Difference between revisions of "1130 User Guide"

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__NOINDEX__
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<metadesc>The Phidgets pH/ORP Adapter connects to any of our pH or ORP probes to an Analog Input or VINT Hub port.</metadesc>
 
[[Category:UserGuide]]
 
[[Category:UserGuide]]
{{UserguideTOC|1130.jpg|1130}}
 
 
==Getting Started==
 
==Getting Started==
 +
{{UgSensorIntro|1130|pH/ORP Adapter|Voltage Ratio Input port}}
 +
*{{CT|pHORPProbe|compatible pH/ORP probe}}
  
===Checking the Contents===
 
{{UGbox|
 
'''You should have received:'''
 
* A pH/ORP adapter board
 
* A sensor cable
 
|
 
'''In order to test your new Phidget you will also need:'''
 
* A PhidgetInterfaceKit 8/8/8
 
* A USB cable
 
* A pH or ORP electrode
 
||}}
 
  
===Connecting the Pieces===
+
Next, you will need to connect the pieces:
{{UGbox|
+
[[Image:1130_0_Connecting_The_Hardware.jpg|500px|right|link=]]
#Connect the pH/ORP Adapter Board to the Analog Input #6 on the PhidgetInterfaceKit 8/8/8 board using the sensor cable. In this example, we are using a pH electrode.
+
# Connect the 1130 to the HUB0000 with the Phidget cable.
#Connect the electrode to the adapter board using the BNC connector.
+
# Connect the pH/ORP probe to the 1130.
#Use the DIP switch to select pH or ORP to correspond to the type of electrode you are using.  
+
# Use the DIP switch to select pH or ORP to correspond to the type of electrode you're using.
#Connect the InterfaceKit 8/8/8 to your PC using the USB cable.
+
# Connect the HUB0000 to your computer with the USB cable.
|
+
[[File:1130_0_Connecting_The_Hardware.jpg|400px|link=]]
+
||}}
+
  
===Testing Using Windows 2000 / XP / Vista / 7===
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<br clear="all">
 +
{{UGIntroDone|1130}}
  
{{UGwin}}
+
==Using the 1130==
 +
{{UGcontrolpanelSensor|1130|HUB0000}}
  
===Running Phidgets Sample Program===
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{{UGSensorVoltageRatioInput|1130|pH/ORP}}
  
{{UGwin2|'''InterfaceKit-full'''}}
 
 
{{UGbox6|
 
Double Click on the [[File:Ph.jpg|link=]] icon to activate the Phidget Control Panel and make sure that the '''Phidget InterfaceKit 8/8/8''' is properly attached  to your PC.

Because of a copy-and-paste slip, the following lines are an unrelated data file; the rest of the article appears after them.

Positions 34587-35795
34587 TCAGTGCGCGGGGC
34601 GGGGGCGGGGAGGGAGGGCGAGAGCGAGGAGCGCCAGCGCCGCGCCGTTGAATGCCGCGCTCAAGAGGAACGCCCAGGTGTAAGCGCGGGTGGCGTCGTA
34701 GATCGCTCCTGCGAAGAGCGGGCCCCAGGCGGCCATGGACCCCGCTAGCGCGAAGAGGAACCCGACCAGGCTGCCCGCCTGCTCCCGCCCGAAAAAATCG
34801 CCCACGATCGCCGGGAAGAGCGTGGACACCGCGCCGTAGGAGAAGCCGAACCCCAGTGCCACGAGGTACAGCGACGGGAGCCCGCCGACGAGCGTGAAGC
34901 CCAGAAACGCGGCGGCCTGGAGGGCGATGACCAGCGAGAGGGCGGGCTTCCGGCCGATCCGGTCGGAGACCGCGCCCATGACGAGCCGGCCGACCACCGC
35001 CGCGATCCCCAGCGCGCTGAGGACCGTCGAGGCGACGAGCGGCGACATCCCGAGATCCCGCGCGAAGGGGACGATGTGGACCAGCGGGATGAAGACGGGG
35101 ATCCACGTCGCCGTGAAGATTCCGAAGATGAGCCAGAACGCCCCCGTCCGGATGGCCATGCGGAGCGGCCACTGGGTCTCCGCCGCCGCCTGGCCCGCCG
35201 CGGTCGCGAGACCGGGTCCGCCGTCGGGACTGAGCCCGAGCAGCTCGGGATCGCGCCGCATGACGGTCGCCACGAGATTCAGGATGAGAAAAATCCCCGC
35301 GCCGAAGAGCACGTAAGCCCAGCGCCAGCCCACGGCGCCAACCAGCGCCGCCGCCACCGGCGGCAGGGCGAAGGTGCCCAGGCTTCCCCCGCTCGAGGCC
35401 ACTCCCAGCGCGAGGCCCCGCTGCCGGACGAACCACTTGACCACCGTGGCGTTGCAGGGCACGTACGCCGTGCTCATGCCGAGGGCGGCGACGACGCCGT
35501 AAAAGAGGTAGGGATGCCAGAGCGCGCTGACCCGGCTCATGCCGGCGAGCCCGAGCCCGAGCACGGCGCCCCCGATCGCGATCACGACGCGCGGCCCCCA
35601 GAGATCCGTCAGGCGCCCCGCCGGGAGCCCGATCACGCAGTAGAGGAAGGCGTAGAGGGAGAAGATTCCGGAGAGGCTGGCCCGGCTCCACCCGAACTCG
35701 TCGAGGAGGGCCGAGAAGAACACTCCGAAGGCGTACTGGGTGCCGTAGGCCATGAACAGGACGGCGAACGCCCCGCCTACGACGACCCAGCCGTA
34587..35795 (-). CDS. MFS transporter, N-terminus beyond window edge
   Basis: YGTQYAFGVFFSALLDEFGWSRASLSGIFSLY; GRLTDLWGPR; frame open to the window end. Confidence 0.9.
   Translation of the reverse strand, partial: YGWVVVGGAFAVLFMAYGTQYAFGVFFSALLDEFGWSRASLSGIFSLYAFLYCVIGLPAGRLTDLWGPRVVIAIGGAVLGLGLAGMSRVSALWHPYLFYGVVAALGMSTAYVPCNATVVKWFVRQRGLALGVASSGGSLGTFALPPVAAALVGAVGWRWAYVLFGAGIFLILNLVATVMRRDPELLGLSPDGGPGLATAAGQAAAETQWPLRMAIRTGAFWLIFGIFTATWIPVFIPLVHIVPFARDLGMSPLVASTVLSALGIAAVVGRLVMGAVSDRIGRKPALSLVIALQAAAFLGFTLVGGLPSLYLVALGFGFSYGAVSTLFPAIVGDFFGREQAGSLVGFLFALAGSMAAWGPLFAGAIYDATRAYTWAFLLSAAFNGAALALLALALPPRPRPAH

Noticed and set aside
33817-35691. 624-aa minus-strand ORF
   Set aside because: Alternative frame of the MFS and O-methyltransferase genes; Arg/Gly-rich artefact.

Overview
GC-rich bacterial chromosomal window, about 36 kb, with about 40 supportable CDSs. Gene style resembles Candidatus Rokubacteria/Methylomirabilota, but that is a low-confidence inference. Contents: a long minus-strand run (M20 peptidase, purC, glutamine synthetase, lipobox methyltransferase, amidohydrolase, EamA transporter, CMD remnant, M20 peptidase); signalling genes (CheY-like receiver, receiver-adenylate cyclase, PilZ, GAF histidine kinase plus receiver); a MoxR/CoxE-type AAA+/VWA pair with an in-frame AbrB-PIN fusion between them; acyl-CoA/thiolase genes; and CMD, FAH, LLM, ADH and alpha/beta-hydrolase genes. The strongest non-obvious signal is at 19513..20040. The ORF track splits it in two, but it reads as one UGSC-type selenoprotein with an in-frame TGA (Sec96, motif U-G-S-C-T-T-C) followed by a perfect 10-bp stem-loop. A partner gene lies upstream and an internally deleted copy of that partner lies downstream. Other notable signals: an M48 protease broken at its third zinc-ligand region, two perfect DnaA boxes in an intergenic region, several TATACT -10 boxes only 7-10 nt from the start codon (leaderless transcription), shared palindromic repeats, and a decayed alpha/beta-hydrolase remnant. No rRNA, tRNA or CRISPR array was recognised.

|[[File:1018_2_Control_Panel_Screen.jpg|400px|link=]]
 
|
 
#Double Click on '''Phidget InterfaceKit 8/8/8''' in the Phidget Control Panel to bring up InterfaceKit-full and check that the box labelled Attached contains the word True.
 
#Make sure that the Ratiometric box is NOT Ticked.
 
#View the unconverted pH value inside the Analog In boxes. At a pH level of 7 or with a neutral ORP, the SensorValue will be 500.
 
#You can adjust the input sensitivity by moving the slider pointer.
 
#Click on the Sensors button to bring up the Advanced Sensor Form.
 
|
 
[[File:Sensor_InterfaceKit_Screen_421.jpg|400px|link=]]
 
|
 
#In the Sensor 6 box, select the 1130 - pH Adapter (pH) from the drop down menu. Alternatively, if you are using an ORP electrode, choose 1130 - pH Adapter (ORP).
 
#The pH level measured by the sensor is shown here.
 
#Formula used to convert the analog input SensorValue into pH (or ORP).
 
|
 
[[File:1130 0 Advanced Sensor Form Screen.jpg|link=|400px]]
 
}}
 
 
===Testing Using Mac OS X===
 
 
{{UGmac| | }}
 
 
===Using Linux===
 
 
{{UGlinux}}
 
 
===Using Windows Mobile / CE 5.0 / CE 6.0===
 
 
{{UGce}}
 
  
 
==Technical Details==
 
==Technical Details==
 
===Measuring the pH===
 
===Measuring the pH===
To determine the pH of a solution, make sure the DIP switch on the board is flipped to the pH side. Given the SensorValue from the Phidget InterfaceKit, the following formula can be applied:  
+
{{UGSensorFormula|pH}} To determine the pH of a solution, make sure the DIP switch on the board is flipped to the pH side. Given the voltage from the sensor, the following formula can be applied:  
  
  
 
<math>
 
<math>
\text{pH = 0.0178} \times \text{SensorValue} - 1.889
+
\text{pH} = 3.56 \times \text{Voltage} - 1.889
 
</math>
 
</math>
  
  
This formula assumes that the solution is at 25 degrees Celsius.  Depending on the temperature of the solution and on the actual pH level, the SensorValue can change dramatically. To incorporate temperature (in degrees Celsius) for added accuracy, the following formula can be used:
+
This formula (and the Phidget library ''Sensor Value'' formula) assumes that the solution is at 25°C.  Depending on the temperature of the solution and on the actual pH level, the output voltage can change dramatically. To incorporate temperature (in °C) for added accuracy, the following formula can be used:
  
  
 
<math>
 
<math>
\text{pH = 7 }- \frac{2.5 - \frac{SensorValue}{200}}{0.257179 + 0.000941468 \times \text{Temperature}}
+
\text{pH = 7 }- \frac{2.5 - \text{Voltage}}{0.257179 + 0.000941468 \times \text{Temperature}}
 
</math>
 
</math>
  
 +
<br clear="all">
 +
The following example is to give an idea of how the temperature affects the output voltage:
 +
{|class ="wikitable" style="text-align: center;width: 50%;margin:auto"
 +
|style="background:#f0f0f0;"|'''Temperature (°C)'''
 +
|style="background:#f0f0f0;"|'''pH'''
 +
|style="background:#f0f0f0;"|'''Voltage (V)'''
 +
|-
 +
|0
 +
|2
 +
|1.21
 +
|-
 +
|25
 +
|2
 +
|1.095
 +
|-
 +
|100
 +
|2
 +
|0.74
 +
|-
 +
|style="background:#f0f0f0;" colspan="3" |
 +
|-
 +
|0
 +
|8
 +
|2.76
 +
|-
 +
|25
 +
|8
 +
|2.78
 +
|-
 +
|100
 +
|8
 +
|2.85
 +
|}